But both HIV and Covid interventions are of little use if they’re not accessible to those who need them most. Neither of these epidemics will be ended if we continue to block or slow down poorer countries’ access because of their inability to pay as much for technologies as wealthy countries.
What did we learn from making Covid jabs?
Covid vaccine research was sped up by many factors.
One reason is that the SARS-CoV-2 (the virus that causes Covid-19) is a relatively simple target for a vaccine – far less complex than HIV. Another is the head start that the search for a Covid vaccine received from the scientific knowledge, technologies, networks and community engagement models developed by HIV researchers.
But Covid vaccine studies also used novel methods to speed up results. We break them down.
1. The more money, the better the chances that results will come faster
Money jump-started Covid vaccine research. The estimated US$ 39-billion spent on Covid-19 vaccine development to date is nearly 50 times what’s spent on HIV vaccine research each year. Even less is available for vaccines against TB and malaria.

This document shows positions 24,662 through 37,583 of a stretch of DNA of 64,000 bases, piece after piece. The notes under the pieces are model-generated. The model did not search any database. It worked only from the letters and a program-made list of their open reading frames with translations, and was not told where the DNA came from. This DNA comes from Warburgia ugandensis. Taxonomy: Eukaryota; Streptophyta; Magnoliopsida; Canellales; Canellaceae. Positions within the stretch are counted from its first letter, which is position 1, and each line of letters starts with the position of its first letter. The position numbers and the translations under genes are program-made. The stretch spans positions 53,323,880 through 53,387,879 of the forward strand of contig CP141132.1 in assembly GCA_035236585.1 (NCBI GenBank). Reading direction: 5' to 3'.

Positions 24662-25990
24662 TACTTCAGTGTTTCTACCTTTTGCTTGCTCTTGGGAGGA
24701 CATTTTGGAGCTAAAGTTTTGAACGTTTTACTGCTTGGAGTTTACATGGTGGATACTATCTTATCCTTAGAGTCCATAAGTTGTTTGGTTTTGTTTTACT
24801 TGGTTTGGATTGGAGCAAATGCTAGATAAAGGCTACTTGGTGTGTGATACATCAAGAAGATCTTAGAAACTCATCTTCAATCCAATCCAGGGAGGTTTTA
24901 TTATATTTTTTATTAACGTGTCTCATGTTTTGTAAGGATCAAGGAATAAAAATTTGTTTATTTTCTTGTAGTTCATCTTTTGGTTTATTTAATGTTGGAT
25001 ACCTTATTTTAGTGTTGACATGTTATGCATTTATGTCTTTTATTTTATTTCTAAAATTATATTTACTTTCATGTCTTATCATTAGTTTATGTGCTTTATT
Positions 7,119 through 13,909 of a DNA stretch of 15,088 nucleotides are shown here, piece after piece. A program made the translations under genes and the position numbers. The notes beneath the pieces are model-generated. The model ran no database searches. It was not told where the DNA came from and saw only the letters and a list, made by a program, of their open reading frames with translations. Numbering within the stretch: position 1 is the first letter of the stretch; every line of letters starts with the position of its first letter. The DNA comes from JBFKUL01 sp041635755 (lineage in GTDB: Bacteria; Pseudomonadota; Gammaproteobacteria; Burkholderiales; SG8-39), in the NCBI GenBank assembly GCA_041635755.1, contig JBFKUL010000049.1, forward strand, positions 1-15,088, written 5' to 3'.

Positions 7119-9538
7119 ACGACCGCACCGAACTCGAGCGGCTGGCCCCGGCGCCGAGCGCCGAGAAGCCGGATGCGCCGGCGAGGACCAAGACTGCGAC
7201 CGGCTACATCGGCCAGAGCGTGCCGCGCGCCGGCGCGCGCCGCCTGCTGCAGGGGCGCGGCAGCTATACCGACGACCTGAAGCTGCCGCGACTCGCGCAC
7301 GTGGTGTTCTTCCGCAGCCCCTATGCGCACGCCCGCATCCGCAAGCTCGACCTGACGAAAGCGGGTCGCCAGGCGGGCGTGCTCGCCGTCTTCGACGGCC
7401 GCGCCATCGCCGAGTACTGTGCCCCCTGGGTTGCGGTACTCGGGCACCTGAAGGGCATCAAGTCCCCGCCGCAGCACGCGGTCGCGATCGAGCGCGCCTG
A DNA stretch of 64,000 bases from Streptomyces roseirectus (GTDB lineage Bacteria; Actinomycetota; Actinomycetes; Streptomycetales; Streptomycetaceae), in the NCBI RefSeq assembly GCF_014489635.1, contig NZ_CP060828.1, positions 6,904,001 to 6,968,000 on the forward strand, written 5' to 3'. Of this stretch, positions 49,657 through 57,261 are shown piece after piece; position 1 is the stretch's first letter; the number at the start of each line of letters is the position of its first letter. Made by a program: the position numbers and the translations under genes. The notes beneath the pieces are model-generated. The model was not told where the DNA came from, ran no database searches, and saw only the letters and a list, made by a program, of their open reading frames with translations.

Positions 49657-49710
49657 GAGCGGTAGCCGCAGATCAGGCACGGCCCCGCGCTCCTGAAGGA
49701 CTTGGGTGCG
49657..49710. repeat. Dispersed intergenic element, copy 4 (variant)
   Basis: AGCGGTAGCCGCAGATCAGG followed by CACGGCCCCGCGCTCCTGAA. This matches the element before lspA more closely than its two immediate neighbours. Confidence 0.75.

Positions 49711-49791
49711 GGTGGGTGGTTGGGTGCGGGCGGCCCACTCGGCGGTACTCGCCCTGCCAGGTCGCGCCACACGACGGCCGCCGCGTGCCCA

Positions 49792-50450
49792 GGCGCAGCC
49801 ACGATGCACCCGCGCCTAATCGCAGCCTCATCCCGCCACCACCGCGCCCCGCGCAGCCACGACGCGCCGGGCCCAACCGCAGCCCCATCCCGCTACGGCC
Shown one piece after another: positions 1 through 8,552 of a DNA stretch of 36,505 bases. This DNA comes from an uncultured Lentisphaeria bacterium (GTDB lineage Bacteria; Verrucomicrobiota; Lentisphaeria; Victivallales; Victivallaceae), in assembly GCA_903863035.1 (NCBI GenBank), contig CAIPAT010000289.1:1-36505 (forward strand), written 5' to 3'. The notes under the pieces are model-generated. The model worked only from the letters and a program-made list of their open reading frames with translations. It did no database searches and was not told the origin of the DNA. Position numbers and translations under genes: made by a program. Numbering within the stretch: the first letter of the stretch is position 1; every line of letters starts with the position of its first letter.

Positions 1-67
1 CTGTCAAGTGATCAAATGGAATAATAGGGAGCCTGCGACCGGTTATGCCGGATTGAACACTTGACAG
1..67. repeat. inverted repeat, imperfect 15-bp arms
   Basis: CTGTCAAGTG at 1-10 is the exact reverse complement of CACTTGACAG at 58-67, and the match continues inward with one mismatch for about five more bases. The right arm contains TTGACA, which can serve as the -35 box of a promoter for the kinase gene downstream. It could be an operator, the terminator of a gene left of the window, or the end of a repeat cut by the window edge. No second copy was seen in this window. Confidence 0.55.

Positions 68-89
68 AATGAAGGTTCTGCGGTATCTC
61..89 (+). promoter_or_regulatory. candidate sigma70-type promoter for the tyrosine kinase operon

2. The more diverse the funders, the higher the buy-in
Funding diversity has been another advantage for Covid. While governments, philanthropies and companies around the world lined up to invest in the Covid response, only a handful of funders support HIV vaccine research. One donor, the US government, accounts for 80% of global investment in HIV vaccines.
Much more diversity in funding is needed to bring new players and ideas to the HIV vaccine research table, and to replicate the “can-do, must-do” mindset that guided Covid vaccine development. In that highly successful approach, a diversified, global pool of public and philanthropic organisations supported every phase of research, from basic science through late-stage research and development (R&D), and they funded every reasonably promising Covid vaccine approach.